A Perforce alternative for your next Unreal or Unity project
How Git with Anchorpoint can help you with version control on a budget and with a better UX than you would get with Perforce.
Where Perforce is king
Perforce is the industry standard for AAA game development. These companies have the budget and the people to maintain perforce servers. If you don't have both, you may want to look for an alternative.
Anchorpoint is the game development alternative to Perforce
Anchorpoint uses Git as its version control system and extends it with powerful features such as file locking. Git is the most popular system out there and a great comparison to Perforce in game development. Git is open source and has a much larger ecosystem of servers, tools, and communities. This prevents a lock-in effect to a particular vendor. Here are the reasons why:
If you want a plug and play solution for Perforce, the only way to get it is through Assembla. Each user will cost you $627 per year. If you go with Anchorpoint (for your desktop application) and Azure DevOps for file hosting, you pay a combined $312 per user per year. That's a savings of $315 per user. If you multiply that by 15 users, you would save $4,725 per year in subscription fees.
With Perforce, you are locked into a single vendor. If they raise prices, you have to live with it because the cost of switching to another solution is way too high.
Anchorpoint is built on Git. So if you ever decide to move away from it, you can choose any other Git client or use the free Git command line. You also have access to a variety of cloud providers such as GitHub, GitLab, or Azure DevOps.
Both solutions offer integration with other applications (Unreal Engine, Unity, Godot or development tools). Due to the open source nature of Git, the integration landscape is of course larger.
The perception that Git is hard to use is based on using the Git command line or a desktop application designed for developers. If you're an artist, you're not going to use it that way. Anchorpoint simplifies Git to a two-button solution that any artist can understand. The only thing they need to know is how to pull (download files) and push (upload files) to the server. Everything else happens in the background (staging, configuring the Git LFS, merging).
The Perforce p4v desktop application is fine for UX, but it is not able to show thumbnails of files, which is very helpful for seeing a visual history.
If you are not hosting your Perforce server on Assembla, you will have to take care of setting up, configuring, and maintaining the server yourself. If something breaks, you have to fix it.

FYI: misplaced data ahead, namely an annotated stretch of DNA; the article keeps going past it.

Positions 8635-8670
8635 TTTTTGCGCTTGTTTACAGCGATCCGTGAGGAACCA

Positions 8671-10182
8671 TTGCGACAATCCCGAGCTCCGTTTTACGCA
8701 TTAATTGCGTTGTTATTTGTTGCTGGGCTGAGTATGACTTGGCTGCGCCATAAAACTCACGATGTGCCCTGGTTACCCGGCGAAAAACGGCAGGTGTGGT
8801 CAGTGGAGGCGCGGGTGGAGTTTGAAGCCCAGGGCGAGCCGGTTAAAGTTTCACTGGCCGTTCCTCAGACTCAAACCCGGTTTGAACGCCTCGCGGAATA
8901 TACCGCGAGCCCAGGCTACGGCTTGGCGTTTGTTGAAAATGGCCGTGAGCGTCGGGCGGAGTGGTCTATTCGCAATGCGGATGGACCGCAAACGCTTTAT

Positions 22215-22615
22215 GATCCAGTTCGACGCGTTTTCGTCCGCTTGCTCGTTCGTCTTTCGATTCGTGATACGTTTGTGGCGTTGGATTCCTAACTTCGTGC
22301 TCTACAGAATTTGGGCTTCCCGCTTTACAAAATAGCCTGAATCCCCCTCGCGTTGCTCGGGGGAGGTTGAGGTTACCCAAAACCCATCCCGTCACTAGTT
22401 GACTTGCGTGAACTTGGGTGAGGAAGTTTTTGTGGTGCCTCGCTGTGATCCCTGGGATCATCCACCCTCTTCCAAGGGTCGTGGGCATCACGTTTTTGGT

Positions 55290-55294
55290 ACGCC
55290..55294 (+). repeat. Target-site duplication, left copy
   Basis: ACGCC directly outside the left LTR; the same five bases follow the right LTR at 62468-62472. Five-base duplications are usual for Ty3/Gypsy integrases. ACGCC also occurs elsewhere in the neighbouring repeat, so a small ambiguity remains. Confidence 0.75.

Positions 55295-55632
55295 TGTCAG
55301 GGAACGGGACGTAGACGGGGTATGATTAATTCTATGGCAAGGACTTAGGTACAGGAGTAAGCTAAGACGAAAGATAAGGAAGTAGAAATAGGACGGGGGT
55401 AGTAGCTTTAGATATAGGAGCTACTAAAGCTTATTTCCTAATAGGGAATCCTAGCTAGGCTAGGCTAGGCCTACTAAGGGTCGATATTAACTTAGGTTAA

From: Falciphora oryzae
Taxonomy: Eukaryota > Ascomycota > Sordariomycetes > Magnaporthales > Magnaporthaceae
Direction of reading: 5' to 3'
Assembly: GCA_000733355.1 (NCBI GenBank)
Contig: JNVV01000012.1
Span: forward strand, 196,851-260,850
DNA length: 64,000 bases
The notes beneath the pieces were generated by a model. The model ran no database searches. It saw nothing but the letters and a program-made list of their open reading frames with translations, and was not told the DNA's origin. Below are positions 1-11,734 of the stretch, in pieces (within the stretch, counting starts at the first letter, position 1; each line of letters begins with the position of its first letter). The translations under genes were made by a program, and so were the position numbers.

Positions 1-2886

Using Git in combination with Anchorpoint and a server like GitHub gives you a plug and play solution with a huge support forum for questions.
How to get started
Take a look at this tutorial to learn how to use Git with Unreal Engine and Azure DevOps. The same procedure applies to other game engines like Unity and Godot. All you need is your current Unreal or Unity project, an account on Azure DevOps and Anchorpoint, which you can download here.
Get started with Anchorpoint
Frequently asked questions
What is Git LFS?
Git LFS is a module that supports the handling of large binary files. Since Git was originally designed to version text files, Git LFS was added to Git a few years later. Today, Git LFS is part of the official Git installer and almost all desktop applications and cloud providers.
How scalable is Git?
Git is scalable due to the recent development of Git features like sparse checkout and partial cloning. Today, companies use large monorepos that are versioned in Git. They essentially merge multiple repositories into one for simplicity.
What is the difference between GitHub and Git?
Git is the system, and GitHub is the cloud provider that relies on the Git system. GitHub allows you to host files that are versioned in Git. There are alternatives to GitHub like GitLab, Bitbucket or Azure DevOps.
Introducing a new GitLab integration
Introducing our new integration to GitLab, which creates repositories and add members directly from Anchorpoint. The integration supports GitLab's cloud and self-hosted versions and makes it easy for artists to setup projects without learning a new interface.
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